If I’ve understood correctly, you have data on total catch and data on total angler hours, from which you can compute catch per effort (or you have data on any two of these three quantities, from which you can compute the third). That is, you don’t have three independent-ish data streams that give you effort, catch per effort, and total catch, but rather you have strongly dependent data streams such that you can perfectly recover any one of them from the other two. You want a model, or a pair of models, that coherently predicts all three quantities.

Maybe I’m missing something and @Bob_Carpenter can set me straight, but I suspect that his answer assumes that the data on total catch are collected separately from the data on catch per effort. It seems to me that when this isn’t the case, it will be at best quite subtle and at worst nearly impossible to correctly include three likelihood terms (one for each of the three data streams) without getting overconfident inference that comes from reusing data twice in the likelihood.

My overall suggestion would be to pick whichever pair of data streams you have a better intuitive sense of how to model appropriately, and to fit both of them jointly in one model that includes estimation of the covariance between the residuals in the two data streams, and then derive predictions for the third data stream using the appropriate sample arithmetic.

Forgive me, some of the notation below is a little sloppy.

You are correct. Thanks for that clarifying answer; this is very helpful. Let’s go with effort and catch per angler hour just to stick with the two data streams that I’d actually like to model with parameters.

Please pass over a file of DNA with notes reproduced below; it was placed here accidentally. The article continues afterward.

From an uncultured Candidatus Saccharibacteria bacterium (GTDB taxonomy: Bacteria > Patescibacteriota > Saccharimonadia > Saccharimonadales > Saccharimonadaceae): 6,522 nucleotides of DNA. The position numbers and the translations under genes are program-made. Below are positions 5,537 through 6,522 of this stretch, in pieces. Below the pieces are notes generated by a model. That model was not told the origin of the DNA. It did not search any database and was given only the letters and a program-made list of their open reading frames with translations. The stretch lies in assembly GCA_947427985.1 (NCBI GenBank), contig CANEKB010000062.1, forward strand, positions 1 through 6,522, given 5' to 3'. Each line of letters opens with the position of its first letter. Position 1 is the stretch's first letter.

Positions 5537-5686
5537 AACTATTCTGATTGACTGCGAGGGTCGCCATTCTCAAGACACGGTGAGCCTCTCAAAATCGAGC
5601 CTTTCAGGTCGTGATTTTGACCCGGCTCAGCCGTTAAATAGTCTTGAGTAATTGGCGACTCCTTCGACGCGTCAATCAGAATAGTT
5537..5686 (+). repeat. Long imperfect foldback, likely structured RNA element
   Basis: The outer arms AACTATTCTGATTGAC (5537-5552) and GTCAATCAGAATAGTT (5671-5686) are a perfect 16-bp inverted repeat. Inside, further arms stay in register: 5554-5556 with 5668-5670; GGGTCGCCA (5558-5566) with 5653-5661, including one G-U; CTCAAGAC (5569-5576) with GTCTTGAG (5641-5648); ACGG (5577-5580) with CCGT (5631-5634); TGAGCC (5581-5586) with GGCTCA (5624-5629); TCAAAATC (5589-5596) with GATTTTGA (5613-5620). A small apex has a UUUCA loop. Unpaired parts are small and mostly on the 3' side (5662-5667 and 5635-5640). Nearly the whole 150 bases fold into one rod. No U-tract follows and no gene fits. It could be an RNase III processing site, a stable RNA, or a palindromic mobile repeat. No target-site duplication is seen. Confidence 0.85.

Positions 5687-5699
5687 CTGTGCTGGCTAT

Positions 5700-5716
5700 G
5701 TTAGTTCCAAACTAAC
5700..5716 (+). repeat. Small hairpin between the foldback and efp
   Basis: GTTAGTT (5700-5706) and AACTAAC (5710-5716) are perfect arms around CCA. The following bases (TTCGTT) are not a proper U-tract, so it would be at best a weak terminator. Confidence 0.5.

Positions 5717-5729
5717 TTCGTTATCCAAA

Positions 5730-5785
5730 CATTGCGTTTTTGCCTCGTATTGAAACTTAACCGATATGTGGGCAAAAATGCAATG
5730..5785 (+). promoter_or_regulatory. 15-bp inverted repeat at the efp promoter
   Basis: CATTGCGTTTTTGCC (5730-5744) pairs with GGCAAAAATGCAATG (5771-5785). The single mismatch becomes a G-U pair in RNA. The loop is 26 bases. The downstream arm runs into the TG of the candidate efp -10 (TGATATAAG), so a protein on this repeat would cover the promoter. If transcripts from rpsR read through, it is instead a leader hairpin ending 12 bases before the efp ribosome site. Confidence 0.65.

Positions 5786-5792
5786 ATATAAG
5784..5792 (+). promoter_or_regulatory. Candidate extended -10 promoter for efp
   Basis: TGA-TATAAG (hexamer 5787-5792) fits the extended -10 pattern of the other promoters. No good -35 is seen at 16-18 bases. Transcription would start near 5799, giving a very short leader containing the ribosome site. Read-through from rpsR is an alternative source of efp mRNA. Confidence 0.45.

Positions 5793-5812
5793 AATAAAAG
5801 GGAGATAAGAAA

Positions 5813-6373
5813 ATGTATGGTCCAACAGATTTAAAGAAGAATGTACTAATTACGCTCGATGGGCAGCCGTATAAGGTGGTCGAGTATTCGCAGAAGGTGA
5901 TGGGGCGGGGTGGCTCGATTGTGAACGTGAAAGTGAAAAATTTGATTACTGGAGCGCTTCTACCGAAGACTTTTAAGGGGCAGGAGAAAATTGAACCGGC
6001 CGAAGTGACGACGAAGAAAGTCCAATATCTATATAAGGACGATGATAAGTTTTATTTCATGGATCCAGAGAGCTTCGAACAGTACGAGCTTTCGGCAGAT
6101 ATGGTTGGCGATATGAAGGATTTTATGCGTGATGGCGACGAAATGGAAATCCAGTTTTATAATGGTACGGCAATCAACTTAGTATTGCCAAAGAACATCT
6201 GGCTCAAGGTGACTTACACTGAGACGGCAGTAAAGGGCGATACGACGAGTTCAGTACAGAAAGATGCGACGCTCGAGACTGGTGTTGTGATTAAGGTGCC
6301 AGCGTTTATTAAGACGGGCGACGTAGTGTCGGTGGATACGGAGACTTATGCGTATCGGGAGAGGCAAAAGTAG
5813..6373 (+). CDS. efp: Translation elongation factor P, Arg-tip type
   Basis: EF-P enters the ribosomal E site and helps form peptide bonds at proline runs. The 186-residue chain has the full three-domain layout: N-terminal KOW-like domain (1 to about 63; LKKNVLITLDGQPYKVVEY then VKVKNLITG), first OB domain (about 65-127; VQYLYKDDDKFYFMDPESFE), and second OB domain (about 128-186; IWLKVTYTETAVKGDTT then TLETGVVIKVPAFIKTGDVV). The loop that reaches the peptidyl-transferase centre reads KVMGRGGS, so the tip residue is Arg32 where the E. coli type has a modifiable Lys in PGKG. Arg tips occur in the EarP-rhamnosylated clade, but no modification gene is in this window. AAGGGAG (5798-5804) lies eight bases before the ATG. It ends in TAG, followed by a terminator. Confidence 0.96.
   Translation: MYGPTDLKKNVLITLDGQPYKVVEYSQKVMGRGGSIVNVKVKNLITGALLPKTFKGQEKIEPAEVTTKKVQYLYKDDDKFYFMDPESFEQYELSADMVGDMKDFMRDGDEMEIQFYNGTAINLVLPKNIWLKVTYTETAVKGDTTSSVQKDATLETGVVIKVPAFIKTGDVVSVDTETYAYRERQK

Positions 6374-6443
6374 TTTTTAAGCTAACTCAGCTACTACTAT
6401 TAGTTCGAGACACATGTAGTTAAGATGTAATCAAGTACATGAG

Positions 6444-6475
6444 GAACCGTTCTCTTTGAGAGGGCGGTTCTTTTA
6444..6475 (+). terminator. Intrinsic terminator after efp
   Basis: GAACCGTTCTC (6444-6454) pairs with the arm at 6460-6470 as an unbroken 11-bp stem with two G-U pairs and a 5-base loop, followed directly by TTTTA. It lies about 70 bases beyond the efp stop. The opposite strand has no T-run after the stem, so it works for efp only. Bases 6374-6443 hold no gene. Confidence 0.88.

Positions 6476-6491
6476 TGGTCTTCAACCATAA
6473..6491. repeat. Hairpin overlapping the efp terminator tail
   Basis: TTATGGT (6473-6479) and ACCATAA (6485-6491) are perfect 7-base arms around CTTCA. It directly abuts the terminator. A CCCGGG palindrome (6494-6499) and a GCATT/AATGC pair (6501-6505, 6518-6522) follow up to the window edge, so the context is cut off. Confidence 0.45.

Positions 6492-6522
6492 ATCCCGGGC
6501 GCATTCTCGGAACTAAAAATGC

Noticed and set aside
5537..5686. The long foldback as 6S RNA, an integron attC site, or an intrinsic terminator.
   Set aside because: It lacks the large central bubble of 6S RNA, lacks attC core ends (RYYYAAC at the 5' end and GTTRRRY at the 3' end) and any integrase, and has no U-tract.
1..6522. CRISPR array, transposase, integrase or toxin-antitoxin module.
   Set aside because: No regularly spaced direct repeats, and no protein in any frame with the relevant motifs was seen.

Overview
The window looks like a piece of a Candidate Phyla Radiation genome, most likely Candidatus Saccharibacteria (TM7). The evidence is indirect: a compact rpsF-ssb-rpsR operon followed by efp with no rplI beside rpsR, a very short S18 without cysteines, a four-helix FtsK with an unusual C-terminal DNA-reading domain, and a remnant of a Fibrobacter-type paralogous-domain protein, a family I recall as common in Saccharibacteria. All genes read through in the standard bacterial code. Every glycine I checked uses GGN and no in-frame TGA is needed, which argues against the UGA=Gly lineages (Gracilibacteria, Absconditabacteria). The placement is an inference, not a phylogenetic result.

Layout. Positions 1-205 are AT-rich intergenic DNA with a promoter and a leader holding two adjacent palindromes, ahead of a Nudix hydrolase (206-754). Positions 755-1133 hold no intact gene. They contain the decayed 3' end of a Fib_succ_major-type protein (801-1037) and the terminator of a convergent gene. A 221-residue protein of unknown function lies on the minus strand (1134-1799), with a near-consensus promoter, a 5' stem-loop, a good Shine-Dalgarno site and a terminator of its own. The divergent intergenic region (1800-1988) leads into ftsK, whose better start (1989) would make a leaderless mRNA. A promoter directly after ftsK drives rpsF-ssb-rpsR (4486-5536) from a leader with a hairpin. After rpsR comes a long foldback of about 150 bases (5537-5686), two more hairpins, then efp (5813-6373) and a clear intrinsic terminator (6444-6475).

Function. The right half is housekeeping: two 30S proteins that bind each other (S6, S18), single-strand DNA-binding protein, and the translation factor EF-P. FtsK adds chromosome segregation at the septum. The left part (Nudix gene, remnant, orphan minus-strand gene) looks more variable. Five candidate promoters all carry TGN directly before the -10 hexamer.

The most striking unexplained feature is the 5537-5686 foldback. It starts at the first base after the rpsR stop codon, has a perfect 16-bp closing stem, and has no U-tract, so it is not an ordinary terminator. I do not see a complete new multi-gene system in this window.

The effort model is lognormal, and the catch per angler hour model is a hurdle lognormal to account for 0’s. In the past, with non-guassian models, I’ve modeled dependence between two response variables with random effects drawn from a multivariate normal distribution. Something like this:

\begin{bmatrix}\theta_{1i}\\\theta_{2i}\\\end{bmatrix}|\Sigma \sim \text{MVN}(0, \Sigma)\nonumber\\ \qquad \Sigma = \begin{bmatrix} \sigma_{1}^2 & \rho \sigma_{1}\sigma_{2}\\ \rho \sigma_{1} \sigma_{2} & \sigma_{2}^2\\ \end{bmatrix}\nonumber\\

where \theta_i are the random effects for the ith month and \rho describes the degree of correlation between effort and catch per angler hour in the covariance matrix. \sigma_1 and \sigma_2 are noise terms associated with the random effects.

I presume one would need to do something similar here for the lognormal components, but I’m a little unsure of whether/how to add in the random effect for the hurdle component. I’m still new to hurdle models. Perhaps something like this?

\ln (E_i) \sim N(\mu_i + \theta_{1i}, \sigma_E)\\ CPUE_i \sim HLN(\eta_i + \theta_{2i}, \sigma_{CPUE}^2, \pi_i)\\

where \pi_i is the probability of observing 0 catch per angler hour for the hurdle, and HLN denotes the hurdle lognormal probability distribution. Is that something similar to what you were envisioning @jsocolar?

The last question I have is then whether I can include a third model of probability of retention/discard of any given fish caught. I presume that would likely be correlated to the other two data streams. I could add a third random effect here and a more complex covariance structure. However predicting the total number of fish kept and discarded is the ultimate goal here. So I guess what I’m asking is if the covariance between probability of retention/discard, and both effort and CPUE are taken into account, would multiplying those posterior predictive distributions together to predict total number of fish retained/discarded by appropriate? I worry that even with the covariance taken into account, this is still similar to the “cut” inference that @Bob_Carpenter mentioned in his reply.

Once again, thank you both for the advice!